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Winning the Fight Against Coal Projects in South Africa

Winning the Fight Against Coal Projects in South Africa

Earthjustice and its South African partners shut down a proposed 600 MW coal power plant in the Mpumalanga province, sending a message to the country’s biggest polluters.

An aerial view of Secunda Power Station, one of the coal-fired plants that pollutes the air and water in South Africa's Mpumalanga province.

An aerial view of Secunda Power Station, one of the coal-fired plants that pollutes the air and water in South Africa’s Mpumalanga province.

James Oatway / CER

On July 21, 2020, the South African NGO groundWork secured a court victory shutting down the proposed 600 MW Khanyisa coal-fired power plant in the Mpumalanga province. At a time when coal and other fossil fuels generate 91 percent of energy in the nation, this win builds momentum for a cleaner energy system and speaks to the growing movement fighting climate change around the world.

The Centre for Environmental Rights (CER), a close partner of Earthjustice, provided legal representation for groundWork and convinced the South African Water Tribunal to revoke the water license of the coal plant. Beginning in 2018, groundWork appealed the Khanyisa water use license to the Water Tribunal, an independent administrative body created by South Africa’s National Water Act. Challenging Khanyisa’s water license is part of CER’s broader strategy to fight fossil fuels and promote renewable energy development.

An aerial view of Secunda Power Station, one of the coal-fired plants that pollutes the air and water in South Africa's Mpumalanga province.

Secunda Power Station, one of the coal-fired plants that pollutes the air and water in South Africa’s Mpumalanga province.
James Oatway / Centre for Environmental Rights

Khanyisa is one of a staggering 14 new power plants proposed under the Coal Baseload Independent Power Producer Procurement Programme (IPP program), which allows private producers to sell electricity to Eskom, South Africa’s beleaguered state-owned utility. Eskom already owns and operates 12 ancient coal-fired power plants that have long poisoned the air South Africans breathe.

For the past few years, CER and community groups have fought the construction of other proposed coal-fired thermal power plants by challenging environmental authorizations, water use, air emissions, and electricity generation licenses. In 2017, CER secured a landmark ruling in North Gauteng High Court on behalf of Earthlife Africa that the Minister of Environmental Affairs should have assessed the climate change impacts of the proposed Thabametsi coal-fired power plant before authorizing it.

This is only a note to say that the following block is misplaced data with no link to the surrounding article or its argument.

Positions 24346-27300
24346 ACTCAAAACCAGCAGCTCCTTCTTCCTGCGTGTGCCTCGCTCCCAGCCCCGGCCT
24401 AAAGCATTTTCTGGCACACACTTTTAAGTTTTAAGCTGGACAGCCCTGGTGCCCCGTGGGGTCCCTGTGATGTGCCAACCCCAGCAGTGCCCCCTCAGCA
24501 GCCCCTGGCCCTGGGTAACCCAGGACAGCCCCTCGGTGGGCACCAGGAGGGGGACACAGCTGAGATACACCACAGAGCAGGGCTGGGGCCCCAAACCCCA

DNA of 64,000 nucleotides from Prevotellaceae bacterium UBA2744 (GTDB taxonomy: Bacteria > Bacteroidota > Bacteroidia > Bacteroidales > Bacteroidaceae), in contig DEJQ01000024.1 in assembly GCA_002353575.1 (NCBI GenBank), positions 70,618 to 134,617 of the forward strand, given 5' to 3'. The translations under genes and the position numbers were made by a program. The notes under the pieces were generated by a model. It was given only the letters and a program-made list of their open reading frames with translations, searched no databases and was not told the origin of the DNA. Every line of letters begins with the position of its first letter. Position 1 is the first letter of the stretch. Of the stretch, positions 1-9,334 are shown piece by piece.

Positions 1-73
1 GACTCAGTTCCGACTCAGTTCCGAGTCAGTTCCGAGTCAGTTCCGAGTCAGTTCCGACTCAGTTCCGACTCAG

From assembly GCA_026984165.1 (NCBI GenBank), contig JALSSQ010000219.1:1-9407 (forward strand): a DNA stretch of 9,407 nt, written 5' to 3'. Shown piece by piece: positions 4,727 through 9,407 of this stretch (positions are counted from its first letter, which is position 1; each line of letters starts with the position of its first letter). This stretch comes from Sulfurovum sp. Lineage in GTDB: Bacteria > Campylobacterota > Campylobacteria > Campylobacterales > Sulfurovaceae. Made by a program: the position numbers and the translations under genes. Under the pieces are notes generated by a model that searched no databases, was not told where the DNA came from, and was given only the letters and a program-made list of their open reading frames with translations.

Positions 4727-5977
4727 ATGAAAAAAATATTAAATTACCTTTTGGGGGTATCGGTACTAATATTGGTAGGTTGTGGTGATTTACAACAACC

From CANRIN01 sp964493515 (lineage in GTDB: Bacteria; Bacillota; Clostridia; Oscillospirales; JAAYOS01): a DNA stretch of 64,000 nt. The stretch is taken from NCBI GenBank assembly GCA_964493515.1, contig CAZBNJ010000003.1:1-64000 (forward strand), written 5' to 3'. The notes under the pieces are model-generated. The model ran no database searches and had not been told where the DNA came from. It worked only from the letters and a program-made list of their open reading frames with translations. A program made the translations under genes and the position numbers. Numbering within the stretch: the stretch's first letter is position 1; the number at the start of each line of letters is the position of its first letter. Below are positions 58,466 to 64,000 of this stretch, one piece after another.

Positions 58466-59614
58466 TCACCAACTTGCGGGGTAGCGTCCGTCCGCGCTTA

groundWork and CER’s successful appeal of Khanyisa’s water license lands another significant blow against new coal development. groundWork highlighted three key problems with the water use license that the issuing agency did not adequately consider:

  1. the project’s climate change impacts;
  2. potential pollution to surface and groundwater from a proposed coal ash disposal site for the power plant’s waste; and
  3. failure to meaningfully consult the public and those affected by the project before approving the license.

The Tribunal agreed that climate change impacts must be considered in determining whether a water use permit would be in the public interest. The Tribunal found that “building a coal fired power station will increase South Africa’s total emissions of greenhouse gases and thereby contribute to climate change which will impact water security,” one of the “key impacts of climate change in Southern Africa.”  The Tribunal then found that the Department of Water and Sanitation did not consider climate change, and if it had, would have concluded that this coal-fired power plant is not in the public interest.

Despite strong expert evidence to the contrary, the Tribunal did not find that coal ash landfill disposal would cause serious impacts because the Tribunal believed that a liner beneath the landfill would mitigate environmental risks. However, the Tribunal agreed that the water use license should have considered the risks of coal ash contamination to the public interest and that coal ash disposal “cannot be said to be a sustainable development path, taking into consideration the finite nature of our scarce water resources.” Coal ash is a toxic waste product generated by burning coal, and it poses grave risks to health and the environment worldwide.

Finally, the Tribunal agreed that Khanyisa’s failure to solicit comments on its updated water use license application was a “fatal procedural flaw” and that the appeal could not cure the defects. This means that the project proponent must conduct a new public participation process and that the Department of Water and Sanitation must consider public comments in the renewed permit application.

groundWork and CER continue to actively challenge fossil fuel-based energy, building momentum toward a clean energy revolution in South Africa. In 2019, groundWork and Vukani Environmental Justice Movement in Action, represented by CER, launched the first case in South Africa to decide whether deadly air pollution from Eskom’s coal-fired power plants violates the constitutional right to a healthy environment. CER is also assisting groundWork and Earthlife Africa Johannesburg to push back against efforts by existing coal-fired power plants to evade compliance with air quality standards.

Although the path to cleaner energy in South Africa is challenging, the Khanyisa victory is significant milestone in the fight against climate change.

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